Dr. Cathryn Warren had been working as an instructional assistant at Grand Canyon University for just six weeks when it happened.
She had a miscarriage nine weeks into her pregnancy last spring.
Distraught, she didn’t know if she could finish the final few weeks of the course, assisting online faculty from her home in Lucedale, Mississippi.
With trepidation, Warren dialed College of Education Assistant Professor Jillian Hartman.
It turns out, Hartman had been in her shoes. She said often people don’t think your sorrow is valid earlier in a pregnancy.
“Take the time to be sad,” she told Warren. “I will take over.”
“That was something people did for me, and I was happy to do that for her,” Hartman said.
It made all the difference to Warren and told her a lot about GCU, a realization that would only become more profound.
Four months later, she had a second miscarriage.
“When you are going through something, you tend to question the why of what happened,” Warren said. “Could I have done something differently?
“But Jillian constantly reminded me of God’s presence in my life, even through hard times. She cared for and encouraged me through the grieving process. It had a profound impact on my life.”
It allowed her to stay hopeful that one day she and her husband, Harley, could have another baby to join daughter Ryan, 5.
She also was able to stay productive as an instructional assistant. Around 30 are employed to help with faculty who have a higher teaching load and need help monitoring student discussion and participation.
“If I could clone Cathryn and have her in every single one of my classes I would,” Hartman said. “She is personal and proactive and goes above and beyond in the feedback she provides.”
The faculty sent cards to let Warren know they consider her important.
Warren sent back king cakes, a popular pastry in nearby New Orleans, often with a plastic baby figure buried inside. The crew in Phoenix gathered around the cake and took a photo to send back to her.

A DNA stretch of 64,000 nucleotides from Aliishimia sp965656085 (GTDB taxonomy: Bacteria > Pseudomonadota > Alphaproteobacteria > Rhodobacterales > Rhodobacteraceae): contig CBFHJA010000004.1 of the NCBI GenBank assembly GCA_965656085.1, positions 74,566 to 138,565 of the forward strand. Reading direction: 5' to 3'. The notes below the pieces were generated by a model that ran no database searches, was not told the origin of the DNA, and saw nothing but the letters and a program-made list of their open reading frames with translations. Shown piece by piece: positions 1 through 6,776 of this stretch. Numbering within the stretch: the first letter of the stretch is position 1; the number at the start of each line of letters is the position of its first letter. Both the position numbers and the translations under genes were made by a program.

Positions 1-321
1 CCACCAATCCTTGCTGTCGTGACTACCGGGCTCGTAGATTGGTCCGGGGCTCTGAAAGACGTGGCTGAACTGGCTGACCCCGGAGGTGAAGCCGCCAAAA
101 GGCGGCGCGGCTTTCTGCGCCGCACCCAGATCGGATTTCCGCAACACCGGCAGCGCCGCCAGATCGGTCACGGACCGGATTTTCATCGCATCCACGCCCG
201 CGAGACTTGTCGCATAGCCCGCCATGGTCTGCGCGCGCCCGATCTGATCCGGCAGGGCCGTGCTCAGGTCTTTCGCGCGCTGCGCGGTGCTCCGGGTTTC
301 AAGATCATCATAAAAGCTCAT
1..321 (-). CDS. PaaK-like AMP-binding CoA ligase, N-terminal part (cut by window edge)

“I didn’t feel like they were in Phoenix, and I was in Mississippi. I felt like I knew them even though we hadn’t met in person,” Warren said.
It’s a mark of GCU, putting forth effort in relationships with students and colleagues that bridge any gaps that may be caused by distance. Warren said she is proof that you can build relationships in online teaching and learning.
“If you make the relationships a priority, there isn’t anything you can't accomplish,” she said.
Hartman told her to reach out anytime to talk or vent. The two talked about medical details with pregnancy. They had conversations about faith. “We had conversations that our pain isn’t wasted,” Warren said.
“It really gave me support because I don’t have a home church. My main exposure to the word of God now is through my employment.”
And it wasn’t long before Warren learned late last year that she was pregnant again.
She got an ultrasound, and “there were two sacks.”
She wrote “twins” on it and sent it to Hartman and the COE team.
They were floored with joy.
“God is good,” Hartman told her.
“I firmly believe God places individuals together for many reasons,” Hartman said, “and I am honored to have her as a colleague and that she trusts me with things in her life.”
Warren is 25 weeks into her pregnancy and everything is going fine.
She said the events of the past months couldn’t have come at a better time with the support she had at GCU.
“It’s a God thing,” she said. “Now we get to celebrate. It was just meant to be.”
Grand Canyon University senior writer Mike Kilen can be reached at [email protected] or at 602-639-6764.